Various authors have described different main compounds (chemotypes) of essential oils of C. verum. These include eugenol type [19] [20] [21] [22] , safrole type [23] , cinnamaldehyde and isomers type [21] [23] - [29] , (E)-cinnamaldehyde/ eugenol/linalool type [30] , cinnamyl acetate type [31] and benzyl benzoate type [32] . The essential oils of C. verum were reported to displayed antibacterial [24] [33] [34] [35] [36] , nematicidal [31] , antifungal, anti-elastase and anti-keratinase [37] and anti-rot [38] activities. Cinnamaldehyde, one of major compounds of C. verum oil exhibited antibacterial [25] and anthelmintic [39] properties. The biofungicides action [27] and the efficacy of C. verum essential oil as an acaricidal agent against Rhipicephalus microplus larvae was reported [32] . The oil had a protective effect on experimental Streptococcosis iniae infection in tilapia [29] . Moreover, the oil showed mosquito knock-down and adulticidal activities against Culex quinquefasciatus [40] .

In the present paper, the results of our studied on the phytochemicals in the essential oils of Vietnamese species of C. verum and C. glaucescens were reported. Previously, the phytochemical constituents of some other plants have been characterized and reported [41] .

2. Materials and Methods

2.1. Plant Samples

The leaf samples of C. glaucescens and C. verum were collected from Bến En National park, Thanh Hóa Province, Vietnam, in August 2013. Voucher specimens HVC 377 and HVC 04 respectively were deposited at the HN, Vietnam. The drying of the plant samples was accomplished by exposure to air under laboratorys shade for two weeks.

2.2. Hydrodistillation of Essential Oils

Aliquots of 500 g air-dried and pulverized samples individually subjected to hydrodistillation process which was carried out in an all glass Clevenger-type distillation unit designed according to the established specification [43] . The distillation time was 3 h and conducted at normal pressure. The volatile oils distilled over water and were collected in the receiver arm of the apparatus into clean and previously weighed sample bottles. The oils were kept under refrigeration (4˚C) until the moment of analyses as previously described [41] .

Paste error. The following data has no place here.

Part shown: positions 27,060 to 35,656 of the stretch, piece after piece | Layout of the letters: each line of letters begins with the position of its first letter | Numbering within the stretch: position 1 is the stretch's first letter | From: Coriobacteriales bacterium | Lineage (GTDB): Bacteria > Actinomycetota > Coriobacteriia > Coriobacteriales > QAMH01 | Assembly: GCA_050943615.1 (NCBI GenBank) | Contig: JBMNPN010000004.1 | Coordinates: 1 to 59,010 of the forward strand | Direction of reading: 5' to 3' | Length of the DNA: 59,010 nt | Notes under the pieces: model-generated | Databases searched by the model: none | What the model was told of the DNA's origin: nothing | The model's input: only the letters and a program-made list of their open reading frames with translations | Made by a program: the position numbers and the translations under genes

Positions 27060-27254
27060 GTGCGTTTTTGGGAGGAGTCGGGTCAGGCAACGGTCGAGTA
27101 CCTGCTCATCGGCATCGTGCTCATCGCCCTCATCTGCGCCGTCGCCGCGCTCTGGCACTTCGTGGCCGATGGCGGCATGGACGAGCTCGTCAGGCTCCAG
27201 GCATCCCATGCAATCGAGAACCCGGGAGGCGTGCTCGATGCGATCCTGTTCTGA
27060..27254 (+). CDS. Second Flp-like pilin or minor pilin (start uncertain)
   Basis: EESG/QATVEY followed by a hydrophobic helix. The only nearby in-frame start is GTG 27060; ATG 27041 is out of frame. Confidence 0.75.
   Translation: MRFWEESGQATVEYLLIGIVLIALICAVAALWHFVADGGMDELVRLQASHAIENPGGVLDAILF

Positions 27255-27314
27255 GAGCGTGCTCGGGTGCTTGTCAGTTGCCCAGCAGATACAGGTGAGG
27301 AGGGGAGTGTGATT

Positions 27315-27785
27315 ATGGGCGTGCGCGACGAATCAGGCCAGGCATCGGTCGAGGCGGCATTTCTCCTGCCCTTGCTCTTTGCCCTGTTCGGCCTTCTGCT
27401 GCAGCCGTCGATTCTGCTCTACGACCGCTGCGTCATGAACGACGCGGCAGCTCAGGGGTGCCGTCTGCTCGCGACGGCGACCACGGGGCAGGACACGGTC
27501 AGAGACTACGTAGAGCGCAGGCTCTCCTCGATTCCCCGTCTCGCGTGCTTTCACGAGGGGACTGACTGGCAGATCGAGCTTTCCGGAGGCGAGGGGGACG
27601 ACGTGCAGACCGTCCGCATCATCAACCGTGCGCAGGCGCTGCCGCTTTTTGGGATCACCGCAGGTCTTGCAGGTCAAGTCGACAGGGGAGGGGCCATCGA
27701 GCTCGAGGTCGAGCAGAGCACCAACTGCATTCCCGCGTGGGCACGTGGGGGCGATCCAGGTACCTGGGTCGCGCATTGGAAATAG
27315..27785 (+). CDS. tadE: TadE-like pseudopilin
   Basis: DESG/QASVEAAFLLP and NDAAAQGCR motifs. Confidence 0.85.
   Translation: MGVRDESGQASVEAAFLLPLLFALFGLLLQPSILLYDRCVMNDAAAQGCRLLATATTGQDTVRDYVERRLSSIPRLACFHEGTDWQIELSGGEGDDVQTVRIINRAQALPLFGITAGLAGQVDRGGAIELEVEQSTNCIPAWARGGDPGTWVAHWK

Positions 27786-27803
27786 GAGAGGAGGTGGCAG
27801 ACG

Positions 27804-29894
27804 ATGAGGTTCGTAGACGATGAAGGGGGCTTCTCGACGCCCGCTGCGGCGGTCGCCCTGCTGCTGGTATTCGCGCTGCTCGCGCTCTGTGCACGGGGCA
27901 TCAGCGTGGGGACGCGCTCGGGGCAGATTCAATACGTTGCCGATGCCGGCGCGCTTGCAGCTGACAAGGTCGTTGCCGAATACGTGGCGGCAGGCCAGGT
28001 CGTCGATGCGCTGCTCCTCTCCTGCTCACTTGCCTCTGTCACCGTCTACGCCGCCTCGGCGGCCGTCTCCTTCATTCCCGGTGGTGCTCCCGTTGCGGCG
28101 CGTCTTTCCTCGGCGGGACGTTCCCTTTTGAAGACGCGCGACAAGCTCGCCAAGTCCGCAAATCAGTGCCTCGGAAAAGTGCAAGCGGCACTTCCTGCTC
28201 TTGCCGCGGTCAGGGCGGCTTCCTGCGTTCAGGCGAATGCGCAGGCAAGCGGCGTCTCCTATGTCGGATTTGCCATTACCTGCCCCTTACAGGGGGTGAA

2.3. Gas Chromatography (GC) Analysis

The GC analysis was carried out on HP 6890 Plus Gas chromatograph (Agilent Technologies) equipped with a flame ionization detector (FID). The column used was HP-5MS column with the dimension 30 m × 0.25 mm (film thickness 0.25 mm). Temperature programming parameters: column oven―40˚C, injection pot―250˚C, detector―300˚C. Time programming: 40˚C for 2 min, temperature raised to 220˚C (10 min hold) at 4˚C/min. Carrier gas used was H2 (flow rate of 1 mL/min), split ratio 10:1, volume injected―1.0 mL. Inlet pressure was 6.1 kPa. Retention indices (RI) value of each component was determined relative to the retention times of a homologous n-alkane series (C4-C32) with linear interpolation on the HP-5MS column. Relative percentage amounts were computed from GC peak areas without FID response factor correction as previously described [41] .

2.4. Gas Chromatography/Mass Spectrometry (GC/MS) Analysis